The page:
Sewing Machine Review: Janome Atelier 7
Whilst preparing and filming my Craftsy class I was lucky enough to have on loan the Janome Atelier 7 (Janome Skyline in the US). I was very impressed, and I got so comfortable with it, I thought I would review the big beauty before it disappeared out of my life.
I usually work on a Janome TXL607 at home for bag making, which is a mid range domestic sewing machine, and I have been happy with it for the few years since I traded up from my 25 year old Bernina Sport (which has had an amazing innings and still going strong despite years of overwork and misuse).
I think it is important that I don’t move to an industrial machine as I need to be sure my patterns are all ‘do-able’ (is that a word??) on a domestic machine, as that is what most of my customers work on.
While still a domestic machine, the Atelier 7 is a range up from the old TXL models, and she is an amazing beast.
I didn’t think there would be a huge difference, but trust me, I really don’t know how I am going to go back.
Given that the Atelier is all singing, all dancing with amazing features I have never seen before, I still did what all of us do when we get a new machine, and went straight to the pretty decorative stitches to have a go at a few sewing symbols and handmade logos. It has 240 built-in stitches so it took me a while!
One of the main selling points of the Atelier range is the AcuFeed system, which the supplied walking foot, or dual feed foot, is specially designed to engage with. This moves the top layer of fabric in sync with the bottom layer. I’m going to bang on for a bit about this because it is a marvellous tool, especially when you are sewing multiple thick (and often a bit sticky) layers as we do in bag making.
The mechanism is built into the back of the machine rather than dependant on your needle just going up and down as I have used previously, so there is much more control, there is even a twiddly nob to adjust the differential between upper and lower feed.
The Dual Feed foot is a much wider foot than a normal straight stitch foot, and although I wanted to use it for nearly all my stitch work, I couldn’t because it is too wide to get into some of the tight corners I often find myself in. Whilst ruminating with another bag maker about how fantastic it would be to have a narrower version or one with a stitch guide, I decided to ask Janome if there were plans to make such a thing. To my surprise, I found they were already available and the supplied foot just slips off like a shoe, and can be replaced with the other feet – well blow me! Obviously I ordered them immediately and am waiting very patiently (yes that’s me, patient) for their arrival so I can play some more.
I swear this beast sews straighter than any machine I have owned previously too, but it does have 7 feed dogs, and I guess with the AcuFeed that could possibly be true.
There are a host of other useful features of which I will list but a few:
The Atelier 7 has a large full colour screen that you may question when you get it out of the box if you are ever going to be able to understand it, but it’s very owner friendly and I was creating and programming stitch pattern combinations within the day via the USB connection.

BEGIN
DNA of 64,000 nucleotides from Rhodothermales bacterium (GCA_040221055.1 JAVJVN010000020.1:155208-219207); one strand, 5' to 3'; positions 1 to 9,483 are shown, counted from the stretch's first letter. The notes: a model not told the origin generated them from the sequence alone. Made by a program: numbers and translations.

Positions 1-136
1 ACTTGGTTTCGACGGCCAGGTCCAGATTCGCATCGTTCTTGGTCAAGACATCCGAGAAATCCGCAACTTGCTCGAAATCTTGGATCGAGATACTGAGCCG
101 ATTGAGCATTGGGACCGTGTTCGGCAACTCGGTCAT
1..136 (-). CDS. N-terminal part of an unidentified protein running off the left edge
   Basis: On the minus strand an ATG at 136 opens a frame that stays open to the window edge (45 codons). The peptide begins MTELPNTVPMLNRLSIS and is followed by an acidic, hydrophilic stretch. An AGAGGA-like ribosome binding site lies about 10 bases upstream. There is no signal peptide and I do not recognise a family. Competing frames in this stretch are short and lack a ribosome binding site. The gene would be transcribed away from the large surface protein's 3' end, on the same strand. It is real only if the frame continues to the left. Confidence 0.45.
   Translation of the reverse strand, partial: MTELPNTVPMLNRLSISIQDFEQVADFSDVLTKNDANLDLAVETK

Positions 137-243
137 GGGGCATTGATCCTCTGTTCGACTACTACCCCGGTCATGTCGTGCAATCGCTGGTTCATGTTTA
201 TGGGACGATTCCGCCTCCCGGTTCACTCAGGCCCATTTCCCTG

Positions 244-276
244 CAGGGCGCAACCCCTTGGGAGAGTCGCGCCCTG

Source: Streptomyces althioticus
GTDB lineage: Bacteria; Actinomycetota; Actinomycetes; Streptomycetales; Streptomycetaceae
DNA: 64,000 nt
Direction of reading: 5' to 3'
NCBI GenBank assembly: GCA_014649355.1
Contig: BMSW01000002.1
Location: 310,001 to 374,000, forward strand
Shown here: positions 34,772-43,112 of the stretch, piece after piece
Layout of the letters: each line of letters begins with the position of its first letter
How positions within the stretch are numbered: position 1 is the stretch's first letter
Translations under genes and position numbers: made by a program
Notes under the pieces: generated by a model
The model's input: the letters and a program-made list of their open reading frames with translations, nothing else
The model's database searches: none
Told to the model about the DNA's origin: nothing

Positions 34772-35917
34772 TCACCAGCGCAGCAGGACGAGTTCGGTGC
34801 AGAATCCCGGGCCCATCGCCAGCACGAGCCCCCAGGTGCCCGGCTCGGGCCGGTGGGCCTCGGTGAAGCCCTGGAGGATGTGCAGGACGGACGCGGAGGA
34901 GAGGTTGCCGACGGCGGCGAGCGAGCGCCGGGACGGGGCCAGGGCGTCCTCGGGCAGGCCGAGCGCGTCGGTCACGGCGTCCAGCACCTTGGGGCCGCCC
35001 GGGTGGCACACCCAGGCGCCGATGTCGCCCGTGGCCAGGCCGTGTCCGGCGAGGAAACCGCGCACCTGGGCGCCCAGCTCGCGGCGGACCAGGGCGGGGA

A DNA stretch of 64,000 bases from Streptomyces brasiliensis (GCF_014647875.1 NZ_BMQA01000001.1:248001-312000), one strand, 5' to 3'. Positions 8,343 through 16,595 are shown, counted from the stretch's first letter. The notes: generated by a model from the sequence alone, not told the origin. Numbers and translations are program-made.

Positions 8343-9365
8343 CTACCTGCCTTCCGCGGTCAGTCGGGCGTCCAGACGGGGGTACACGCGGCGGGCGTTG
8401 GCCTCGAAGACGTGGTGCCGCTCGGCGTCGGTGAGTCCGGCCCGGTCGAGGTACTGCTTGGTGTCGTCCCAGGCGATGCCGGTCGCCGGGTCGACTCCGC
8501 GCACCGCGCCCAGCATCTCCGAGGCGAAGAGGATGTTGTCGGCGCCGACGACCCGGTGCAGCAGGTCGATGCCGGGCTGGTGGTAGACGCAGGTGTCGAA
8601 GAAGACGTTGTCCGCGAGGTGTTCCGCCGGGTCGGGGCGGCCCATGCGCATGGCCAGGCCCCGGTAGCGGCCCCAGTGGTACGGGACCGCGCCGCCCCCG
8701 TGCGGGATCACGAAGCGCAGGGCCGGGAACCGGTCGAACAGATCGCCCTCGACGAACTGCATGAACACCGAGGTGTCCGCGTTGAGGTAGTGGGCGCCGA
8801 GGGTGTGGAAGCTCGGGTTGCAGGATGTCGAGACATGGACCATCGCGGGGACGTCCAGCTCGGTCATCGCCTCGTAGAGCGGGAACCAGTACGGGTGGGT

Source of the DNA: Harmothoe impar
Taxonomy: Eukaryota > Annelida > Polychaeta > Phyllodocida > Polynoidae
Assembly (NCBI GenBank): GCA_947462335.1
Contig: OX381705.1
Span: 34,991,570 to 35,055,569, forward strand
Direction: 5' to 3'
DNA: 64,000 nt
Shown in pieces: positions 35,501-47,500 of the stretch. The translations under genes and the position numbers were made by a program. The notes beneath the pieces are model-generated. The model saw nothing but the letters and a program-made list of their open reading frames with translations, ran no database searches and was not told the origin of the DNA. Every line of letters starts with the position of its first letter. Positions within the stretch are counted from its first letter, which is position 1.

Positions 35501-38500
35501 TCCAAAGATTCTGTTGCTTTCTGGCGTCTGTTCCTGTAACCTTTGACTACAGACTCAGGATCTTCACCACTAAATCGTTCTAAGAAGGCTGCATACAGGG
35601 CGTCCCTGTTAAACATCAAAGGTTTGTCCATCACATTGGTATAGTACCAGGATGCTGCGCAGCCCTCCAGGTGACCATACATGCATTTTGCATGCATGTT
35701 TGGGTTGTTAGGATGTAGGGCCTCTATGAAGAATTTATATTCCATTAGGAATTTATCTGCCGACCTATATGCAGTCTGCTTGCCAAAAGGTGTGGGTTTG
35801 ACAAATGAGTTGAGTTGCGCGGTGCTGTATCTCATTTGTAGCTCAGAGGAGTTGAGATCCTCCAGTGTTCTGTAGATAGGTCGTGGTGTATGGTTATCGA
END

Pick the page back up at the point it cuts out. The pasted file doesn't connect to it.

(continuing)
Some very useful features are a fully lit machine with a number of LED lights at various spots around the body to give a really well lit work area – they can be turned off individually too – so if you are a chronic migraine sufferer like myself, this is always a prerequisite of a machine (although unscrewing the bulb has always worked technically very well for me in the past)
The automatic thread cutter and presser foot lift functions are brilliant. I am still getting used to the foot lift and keep reaching around to raise it manually, but it’s getting more natural. The machine is also supplied with a knee lift control for the presser foot, which I am trying to use on a regular basis as I feel it could be useful, if I could only stop feeling like I’m dancing to a Rhianna track every time I give it a nudge.
There are many improvements on previous machines I have encountered –
an additional straight stitch needle plate for fine fabrics, improved alphabets and size control, the zipper foot is a dream compared to my last one, (which ended up sat in a jar next to my machine so I could glare daggers at it every time I thought I might have to use it – in fact I didn’t use it, I just kept my straight stitch foot on and moved my needle far left!)
The foot pedal is a gentle giant – it is HUGE – and I love it, much more easy to control, and you don’t end up with dancing feet chasing it all around under the table.
The Atelier also features Sewing application buttons – so rather than choosing what stitch you want to use, you can just tell the machine what you want to do, for example zipper sewing or gathering, and it will automatically select the stitch and tell you when to stitch where. I think this feature is probably suited to more novice sewers, or maybe it is just that I am a control freak and can’t let it choose anything for me.
If you are an avid bag maker like me – and boy do we know the problems with bulky fabrics, vinyls and numerous layers – and you are looking to upgrade your current machine, I can heartily recommend the Atelier 7, it has handled everything I have thrown at it so far, even 8 layers of vinyl !
The only improvements I could suggest are, that the machine should also be available in bright pink, and should have an option of a prescription glass protruding at right angles from the front so I don’t have to take my glasses on and off every time I sit down.
Thanks for the lend Janome, any chance I can keep it??
Watch the ad for my new Craftsy bag making class here